Clearwater Times editorial by Stephanie Hagenaars

Curtailing attempts at scams

Scam calls and bogus emails, whether from people impersonating a Canada Revenue Agency staffer, other federal government employees or other sources, continue to happen far too often.

More importantly, these calls are working to separate Canadians from their money.

So far this year, scam activity is showing a marked increase when compared with figures from last year.

In the first four months of 2021, there were 33,455 reports of fraud and 19,610 Canadian victims, according to information from the Canadian Anti-Fraud Centre.

The victims lost a total of $66.7 million as a result of these scams.

By comparison, throughout all of 2020, the amount lost to fraud was $104.4 million.

These numbers are for the reported instances of scams and frauds.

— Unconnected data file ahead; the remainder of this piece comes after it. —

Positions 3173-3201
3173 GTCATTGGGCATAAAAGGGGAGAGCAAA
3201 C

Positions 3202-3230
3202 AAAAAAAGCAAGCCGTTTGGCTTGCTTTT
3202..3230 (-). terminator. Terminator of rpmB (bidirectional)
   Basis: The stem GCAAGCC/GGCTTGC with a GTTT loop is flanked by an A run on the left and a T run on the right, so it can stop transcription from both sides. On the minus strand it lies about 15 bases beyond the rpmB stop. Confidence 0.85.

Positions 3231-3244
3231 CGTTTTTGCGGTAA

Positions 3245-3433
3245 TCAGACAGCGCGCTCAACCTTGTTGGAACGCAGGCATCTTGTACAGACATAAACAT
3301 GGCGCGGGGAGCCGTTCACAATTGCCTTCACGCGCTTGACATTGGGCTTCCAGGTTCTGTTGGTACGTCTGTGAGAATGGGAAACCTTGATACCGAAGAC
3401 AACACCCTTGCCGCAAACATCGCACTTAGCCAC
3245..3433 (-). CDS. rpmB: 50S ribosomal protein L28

According to the RCMP, reporting of cybercrime and fraud is low in Canada, presenting a challenge for enforcement.

The true total of losses from all scams and frauds could be much higher than the figures on file.

At times, there are obvious signs the call or message is not legitimate, but some of the technology used by scammers has become sophisticated in recent years, making it increasingly difficult to determine if a message is authentic.

In addition, some of the scammers have honed techniques to sound convincing when they call.

Today, more than ever before, it is important to be vigilant when receiving a call or reading a message asking for money.

However, help is available.

The Competition Bureau of Canada has information, including The Little Black Book of Scams, a short document with information about common scams and how to report them.

The RCMP and the Canadian Anti-Fraud Centre are available to investigate incidents of fraud.

These sources, along with extra care and caution from all of us, can help to minimize the potential losses from scams and frauds.

– Black Press